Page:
This card (which fits in a 7.5" x 3.5" standard envelope) uses a textured card stock with a deckle edge for the cover. I folded the card base so the bottom of the card stuck out a bit from the deckle edge on the top of the card. I masked the back of the card's inside edge and sponged Brilliance Galaxy Gold ink. That sponging creates a nice contrast that highlights the deckling.




Gold metallic thread and pleasantly yellowed adhesive epoxy letter stickers give a nice feel of unity this very simple but striking card.

The insert is made from 90lb, hot-press watercolor paper. Hot-press watercolor paper is very smooth and easy to write on, unlike the textured paper on the outside of the card.

As you can see, this technique of the pamphlet stitch is incredibly versatile. You can keep it very simple or dress it up and take it out to a fancy restaurant.

Why not see what sort of variation YOU can come up with? I double-dog dare ya!

Friday, June 27, 2014

Kicking a Card up a Notch: Pamphlet Stitch Insert

If you want to take a card to the next level, you can always insert a paper lining. The lining essentially turns a simple card into a (very) simple book, with the main card acting as a cover and the insert acting as pages. The insert is usually slightly smaller than the outside of the card.

In store-bought cards, these inserts are usually "tipped in" to a card...attached to the main card with a narrow strip of adhesive that runs along the fold on the back of the insert. Tipping in is a very simple, tidy way of adding an insert, but if you want to get really fancy, you can sew the insert into the card using an easy, three-hole pamphlet stitch.

Here's how.

Supplies
  1. A finished card made with heavy card stock
  2. Coordinating thread or twine
  3. Text-weight paper (standard copy paper is fine) measuring 1/8" smaller than card when folded in half
  4. Scrap of text-weight paper the height of the fold of the card and no more than 2" wide
  5. Sewing needle
  6. Little wire-and-metal needle threader thingie (optional but recommended if you're thick-fingered like I am)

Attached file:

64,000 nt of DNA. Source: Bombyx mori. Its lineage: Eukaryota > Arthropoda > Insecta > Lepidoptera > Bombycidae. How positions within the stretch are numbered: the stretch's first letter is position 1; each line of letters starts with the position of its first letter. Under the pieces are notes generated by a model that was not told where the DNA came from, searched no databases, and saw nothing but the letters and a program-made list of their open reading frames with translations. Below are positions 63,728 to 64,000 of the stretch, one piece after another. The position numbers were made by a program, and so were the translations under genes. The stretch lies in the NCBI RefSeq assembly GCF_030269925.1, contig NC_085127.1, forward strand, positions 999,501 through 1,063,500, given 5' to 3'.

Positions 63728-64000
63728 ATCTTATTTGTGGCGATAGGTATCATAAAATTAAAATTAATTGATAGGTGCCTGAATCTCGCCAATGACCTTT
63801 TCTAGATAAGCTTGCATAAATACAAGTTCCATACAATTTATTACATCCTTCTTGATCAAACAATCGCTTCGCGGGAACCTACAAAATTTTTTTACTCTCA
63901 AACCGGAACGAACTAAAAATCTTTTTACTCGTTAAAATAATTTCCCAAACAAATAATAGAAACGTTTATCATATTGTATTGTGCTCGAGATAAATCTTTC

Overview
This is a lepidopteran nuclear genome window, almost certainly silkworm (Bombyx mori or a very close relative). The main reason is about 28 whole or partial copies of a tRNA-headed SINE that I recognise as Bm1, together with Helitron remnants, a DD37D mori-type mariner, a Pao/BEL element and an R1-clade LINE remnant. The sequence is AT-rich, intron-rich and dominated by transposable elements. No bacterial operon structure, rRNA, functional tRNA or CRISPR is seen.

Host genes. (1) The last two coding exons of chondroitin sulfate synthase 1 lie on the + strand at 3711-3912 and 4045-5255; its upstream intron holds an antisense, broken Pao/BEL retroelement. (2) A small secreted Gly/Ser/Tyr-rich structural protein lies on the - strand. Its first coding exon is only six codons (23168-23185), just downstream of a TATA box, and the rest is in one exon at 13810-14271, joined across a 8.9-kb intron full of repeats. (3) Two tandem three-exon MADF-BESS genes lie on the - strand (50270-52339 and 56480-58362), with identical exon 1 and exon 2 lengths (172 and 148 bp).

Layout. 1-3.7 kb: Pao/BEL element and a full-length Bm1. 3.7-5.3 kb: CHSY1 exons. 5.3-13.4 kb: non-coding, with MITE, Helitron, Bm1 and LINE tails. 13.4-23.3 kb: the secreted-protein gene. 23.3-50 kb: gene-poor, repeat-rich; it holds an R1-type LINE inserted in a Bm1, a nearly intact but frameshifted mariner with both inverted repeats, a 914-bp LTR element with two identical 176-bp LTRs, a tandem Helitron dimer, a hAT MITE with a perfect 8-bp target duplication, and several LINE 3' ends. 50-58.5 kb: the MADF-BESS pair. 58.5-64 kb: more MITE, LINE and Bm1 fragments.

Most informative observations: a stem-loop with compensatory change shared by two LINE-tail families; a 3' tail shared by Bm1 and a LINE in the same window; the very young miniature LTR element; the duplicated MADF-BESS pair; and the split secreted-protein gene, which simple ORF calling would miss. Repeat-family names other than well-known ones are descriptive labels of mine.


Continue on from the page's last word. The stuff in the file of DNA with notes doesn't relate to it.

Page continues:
7. Awl (optional)



Start with a finished card and some coordinating thread. You
will see the thread on the finished pamphlet, so you can get as fancy
as you want...metallics, twine, baker's twine, etc.

The insert can be a simple piece of copy paper, or you can coordinate
any light-weight paper to the outside of your decorated card. This piece is
5.25" x 8.25" so that, when folded in half, it will be 1/8" smaller on the
top, bottom, and side than the standard 5.5" x 4.25" card.

Nest the folded insert into the card and open them both. Notice the even
border formed by the card base. The insert looks evenly matted.

You'll need to make a template for poking holes in the card.
This template is 5.5" x 2" and folded in half lengthwise.
I pierced holes 3/4" from the top and bottom, and one in the middle.
I used a ruler to mark these. You may, of course, skip the template and
place the ruler in the card to poke the holes, but if you make a template,
you can use it again and again...plus, it's easier to poke clean holes
when you can pick the whole card up and manipulate it. Rulers are
bulky and slide around. Make a template.

Nest the template in the fold of the card and insert, making sure
the insert is centered inside the card. Then, using a large needle or awl, gently
poke holes in the guide holes provided by the template.

If you're using a big awl,
don't poke too far through or your hole will be unsightly.
 

Here you can see the finished holes from the outside of the card.

Here, you have a choice. You may start sewing inside the card...
in which case the knot will be on the inside of the card. Or you may start
outside the card...in which case you can finish the sewing with a decorative
knot and even add beads or braids. I, of course, went for the simple option, starting by
poking my needle through the center hole working from the inside to the outside. Leave a
tail long enough to tie a knot when you're finished.  

Bring your needle back inside the card through the bottom hole, and go back out